—Francine Lemire MD CM, CCFP, FCFP, CAE
Executive Director and CEO, College of Family Physicians of Canada

"The Best Advice guide emphasizes hope as the cornerstone of communication between doctor and patient. When I was first diagnosed, I had no hope because no one led me to believe recovery was possible. Recovery shouldn't just be possible ... it should be expected, especially by physicians. As someone who has walked this road, my advice to doctors is to first take seriously and rule out physical conditions prior to making a mental health diagnosis. Then, give the same time, attention, and consideration to mental health conditions."
—Debbie Sesula, a person with lived experience

Quick Facts

  • In 2012, 1.6 million people reported an unmet need for mental health care, and 7.5 million people in Canada were living with a mental health issue.
  • It is estimated that about one in five Canadian youths are affected by a mental illness at any given time and, by age 40, half of all Canadians will have experienced a mental health issue.
  • Almost 40 per cent of parents say they wouldn't tell anyone, including their family doctor, if their child was experiencing a mental health problem.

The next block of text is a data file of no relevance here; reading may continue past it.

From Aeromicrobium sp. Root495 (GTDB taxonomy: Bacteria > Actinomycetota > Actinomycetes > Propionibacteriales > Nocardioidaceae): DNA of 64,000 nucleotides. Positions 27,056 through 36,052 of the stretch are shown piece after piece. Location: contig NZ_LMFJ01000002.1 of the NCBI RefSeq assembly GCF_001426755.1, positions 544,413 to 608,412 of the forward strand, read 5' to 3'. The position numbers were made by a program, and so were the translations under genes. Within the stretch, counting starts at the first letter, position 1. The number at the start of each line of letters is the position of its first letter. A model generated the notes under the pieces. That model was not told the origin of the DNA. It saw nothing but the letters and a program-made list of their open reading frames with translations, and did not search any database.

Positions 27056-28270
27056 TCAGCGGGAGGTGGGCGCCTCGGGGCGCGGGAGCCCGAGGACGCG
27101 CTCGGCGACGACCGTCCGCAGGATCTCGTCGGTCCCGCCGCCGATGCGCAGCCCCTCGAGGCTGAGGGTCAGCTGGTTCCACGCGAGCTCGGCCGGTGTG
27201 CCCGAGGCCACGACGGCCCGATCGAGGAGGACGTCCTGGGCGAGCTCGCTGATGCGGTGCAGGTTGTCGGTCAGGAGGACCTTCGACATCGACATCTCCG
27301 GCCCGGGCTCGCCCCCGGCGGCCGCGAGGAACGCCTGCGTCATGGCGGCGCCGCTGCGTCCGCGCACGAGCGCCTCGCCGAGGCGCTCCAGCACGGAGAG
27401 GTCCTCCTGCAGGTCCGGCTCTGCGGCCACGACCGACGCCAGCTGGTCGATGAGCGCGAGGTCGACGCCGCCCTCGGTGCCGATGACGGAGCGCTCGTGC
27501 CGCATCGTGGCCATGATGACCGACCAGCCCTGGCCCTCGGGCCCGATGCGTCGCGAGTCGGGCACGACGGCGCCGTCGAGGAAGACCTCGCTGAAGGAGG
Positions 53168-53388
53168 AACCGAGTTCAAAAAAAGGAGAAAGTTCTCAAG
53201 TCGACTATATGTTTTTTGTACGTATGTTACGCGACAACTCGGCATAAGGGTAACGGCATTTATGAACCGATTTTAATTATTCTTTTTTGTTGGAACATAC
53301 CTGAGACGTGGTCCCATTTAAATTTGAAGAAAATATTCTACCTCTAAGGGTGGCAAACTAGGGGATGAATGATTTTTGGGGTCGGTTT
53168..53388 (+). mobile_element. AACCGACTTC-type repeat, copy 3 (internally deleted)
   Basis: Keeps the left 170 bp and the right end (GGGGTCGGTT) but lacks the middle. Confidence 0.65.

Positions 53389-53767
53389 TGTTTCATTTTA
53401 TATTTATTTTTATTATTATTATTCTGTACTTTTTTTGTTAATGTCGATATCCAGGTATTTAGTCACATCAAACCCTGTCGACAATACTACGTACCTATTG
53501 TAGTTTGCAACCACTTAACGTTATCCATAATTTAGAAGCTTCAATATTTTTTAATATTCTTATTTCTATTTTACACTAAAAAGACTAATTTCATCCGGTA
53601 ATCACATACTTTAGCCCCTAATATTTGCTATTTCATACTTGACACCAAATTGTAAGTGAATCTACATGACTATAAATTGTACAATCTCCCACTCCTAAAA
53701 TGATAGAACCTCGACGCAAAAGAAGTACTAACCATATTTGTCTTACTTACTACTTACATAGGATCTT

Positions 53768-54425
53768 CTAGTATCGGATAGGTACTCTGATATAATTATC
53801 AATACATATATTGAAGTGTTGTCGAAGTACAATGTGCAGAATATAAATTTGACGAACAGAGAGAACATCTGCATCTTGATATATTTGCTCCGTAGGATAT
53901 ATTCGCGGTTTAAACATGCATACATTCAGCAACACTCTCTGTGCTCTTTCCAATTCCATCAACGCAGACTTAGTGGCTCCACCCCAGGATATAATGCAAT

• Patients who receive recovery-oriented, comprehensive mental health and addiction care in primary care settings experience greater satisfaction and better health outcomes.
  • The Patient's Medical Home is the CFPC's vision for the future of family practice in Canada. In this vision, every family practice offers care that is centred on individual patients' needs, within their community, throughout every stage of life, and integrated with other health services.

About the College of Family Physicians of Canada
The College of Family Physicians of Canada (CFPC) is the professional organization that represents more than 37,000 members across the country. The College establishes the standards for and accredits postgraduate family medicine training in Canada's 17 medical schools. It reviews and certifies continuing professional development programs and materials that enable family physicians to meet certification and licensing requirements. The CFPC provides high-quality services, supports family medicine teaching and research, and advocates on behalf of family physicians and the specialty of family medicine.

About the Mental Health Commission of Canada
The Mental Health Commission of Canada (MHCC) is a catalyst for improving the mental health system and changing the attitudes and behaviours of Canadians around mental health issues. Through its unique mandate from Health Canada, the MHCC brings together leaders and organizations from across the country to accelerate these changes. Each of its initiatives and projects is led by experts who bring a variety of perspectives and experience to the table. The MHCC's staff, Board, Advisory Council and Network of Ambassadors all share the same goal — creating a better system for all Canadians.

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SOURCE Mental Health Commission of Canada

Editor Details

Last Updated: 23-Oct-2018